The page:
Ultimately, such slight differences vanish as soon as they begin thinking of the month's most magnificent event wherein Muslims wish for success to be granted. This is the Night of Power, during which the revelation came down to the prophet for the first time through the angel Gabriel. During the last 10 nights of Ramadan, Muslims crowd mosques until the dawn prayer and during these blessed nights, they wish for success to come across the Night of Power.
Hodeidah residents carefully prepare breaking the fast meals, from which they distribute some portion to relatives, neighbors and nearby poor people. The meal may contain Lahouh bread (a pancake-like bread made out of maize or corn flour) for making shafout, sambousah, soup, pudding, sweets and some fruits.
Thus, women usually exchange their cooking experience, while others vie to create new dishes. Some women go to mosques, where special places are made for them to perform their prayers collectively. They also visit relatives and friends to congratulate each other on the occasion of the generous month. In some very poor locations, citizens eat shafout (lahoh bread leaf and yoghurt) and beans in Suhoor for dinner.
Ramadan in Al-Husainiah, a town near Hodeidah, has few changes, as residents usually break the fast at maghrib prayer with dates and a meat broth with a small piece of lahouh. Dinner should consist mainly of a type of bread called kader (made from millet or sorghum) and meat, sometimes with rice. Shafout usually is eaten soon after dinner, followed by pudding and tea.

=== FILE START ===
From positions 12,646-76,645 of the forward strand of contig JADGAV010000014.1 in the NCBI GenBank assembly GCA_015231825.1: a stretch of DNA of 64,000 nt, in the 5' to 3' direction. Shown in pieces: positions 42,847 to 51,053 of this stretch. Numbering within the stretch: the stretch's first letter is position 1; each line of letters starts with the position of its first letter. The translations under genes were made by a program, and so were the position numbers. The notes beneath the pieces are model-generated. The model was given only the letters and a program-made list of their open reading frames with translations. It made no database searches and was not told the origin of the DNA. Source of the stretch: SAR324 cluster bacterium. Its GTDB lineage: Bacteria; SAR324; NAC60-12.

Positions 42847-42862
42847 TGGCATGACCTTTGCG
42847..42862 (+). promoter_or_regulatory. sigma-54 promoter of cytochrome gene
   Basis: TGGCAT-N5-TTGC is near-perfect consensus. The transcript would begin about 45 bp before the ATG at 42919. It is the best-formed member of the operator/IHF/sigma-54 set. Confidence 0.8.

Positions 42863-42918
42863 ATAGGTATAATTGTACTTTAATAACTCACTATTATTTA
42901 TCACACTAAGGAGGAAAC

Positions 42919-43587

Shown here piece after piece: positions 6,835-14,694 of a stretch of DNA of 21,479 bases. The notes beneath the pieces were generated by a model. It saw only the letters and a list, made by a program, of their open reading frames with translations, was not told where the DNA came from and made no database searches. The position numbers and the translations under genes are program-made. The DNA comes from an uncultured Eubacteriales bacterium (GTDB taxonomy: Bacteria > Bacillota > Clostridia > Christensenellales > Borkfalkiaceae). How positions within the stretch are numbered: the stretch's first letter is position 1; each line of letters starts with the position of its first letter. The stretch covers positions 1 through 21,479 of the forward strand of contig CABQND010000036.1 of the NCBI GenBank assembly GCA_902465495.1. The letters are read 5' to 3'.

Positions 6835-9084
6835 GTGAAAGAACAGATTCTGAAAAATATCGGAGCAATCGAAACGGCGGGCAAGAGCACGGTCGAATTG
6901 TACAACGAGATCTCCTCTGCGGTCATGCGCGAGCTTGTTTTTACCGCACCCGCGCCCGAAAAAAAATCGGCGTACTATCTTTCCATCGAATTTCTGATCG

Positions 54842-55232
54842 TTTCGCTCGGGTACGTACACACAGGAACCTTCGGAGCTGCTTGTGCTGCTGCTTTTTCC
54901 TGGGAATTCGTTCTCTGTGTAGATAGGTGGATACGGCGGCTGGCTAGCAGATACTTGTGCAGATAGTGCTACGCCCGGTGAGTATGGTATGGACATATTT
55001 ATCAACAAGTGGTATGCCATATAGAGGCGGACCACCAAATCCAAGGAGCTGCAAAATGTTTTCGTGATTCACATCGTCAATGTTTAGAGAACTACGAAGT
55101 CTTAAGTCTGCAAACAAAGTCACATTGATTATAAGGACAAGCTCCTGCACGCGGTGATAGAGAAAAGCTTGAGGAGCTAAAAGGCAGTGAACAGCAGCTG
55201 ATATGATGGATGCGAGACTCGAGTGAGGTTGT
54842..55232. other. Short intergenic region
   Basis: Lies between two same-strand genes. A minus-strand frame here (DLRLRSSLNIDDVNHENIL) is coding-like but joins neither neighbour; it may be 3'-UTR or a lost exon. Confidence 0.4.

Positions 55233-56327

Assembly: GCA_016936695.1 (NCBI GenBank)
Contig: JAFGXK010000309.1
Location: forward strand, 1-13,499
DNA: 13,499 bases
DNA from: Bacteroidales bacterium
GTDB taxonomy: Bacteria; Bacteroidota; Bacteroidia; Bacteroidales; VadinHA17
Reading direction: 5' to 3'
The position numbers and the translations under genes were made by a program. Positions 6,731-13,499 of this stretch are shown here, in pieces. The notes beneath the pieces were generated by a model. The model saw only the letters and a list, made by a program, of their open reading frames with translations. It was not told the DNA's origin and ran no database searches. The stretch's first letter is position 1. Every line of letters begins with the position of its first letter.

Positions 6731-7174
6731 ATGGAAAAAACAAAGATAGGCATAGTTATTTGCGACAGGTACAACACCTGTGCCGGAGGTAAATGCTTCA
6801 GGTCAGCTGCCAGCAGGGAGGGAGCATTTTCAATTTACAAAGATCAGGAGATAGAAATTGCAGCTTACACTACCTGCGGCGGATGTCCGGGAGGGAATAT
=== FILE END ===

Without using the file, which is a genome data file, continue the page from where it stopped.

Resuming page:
Wealthy citizens always send meat broth with lahouh and dates to mosques, where the poor can break their fast. What draws attention is that preparing dinner among neighbors alternates from one family to another. For example, one family will mill millet and bake it for neighbors, while another family will do the same tomorrow and so forth.
After tarawih prayer, older people especially gather in a mabraz (a gathering room) to read the Qur'an, whereas some youth find it an opportunity for a group trip outside of their area to play sports or converse humorously with each other. However, mosques usually are filled with prayers, including young people, who regularly perform their religious duties during Ramadan.
For the dawn (Suhoor) meal, food is nearly all natural – cow milk and local bread (kader) – whereas in Hodeidah, the meal at Suhoor may contain roasted fish with local bread and local cheese blended with tomatoes, pepper and garlic. Sometimes, the meal might be local bread made from barley mixed with natural milk (fattah).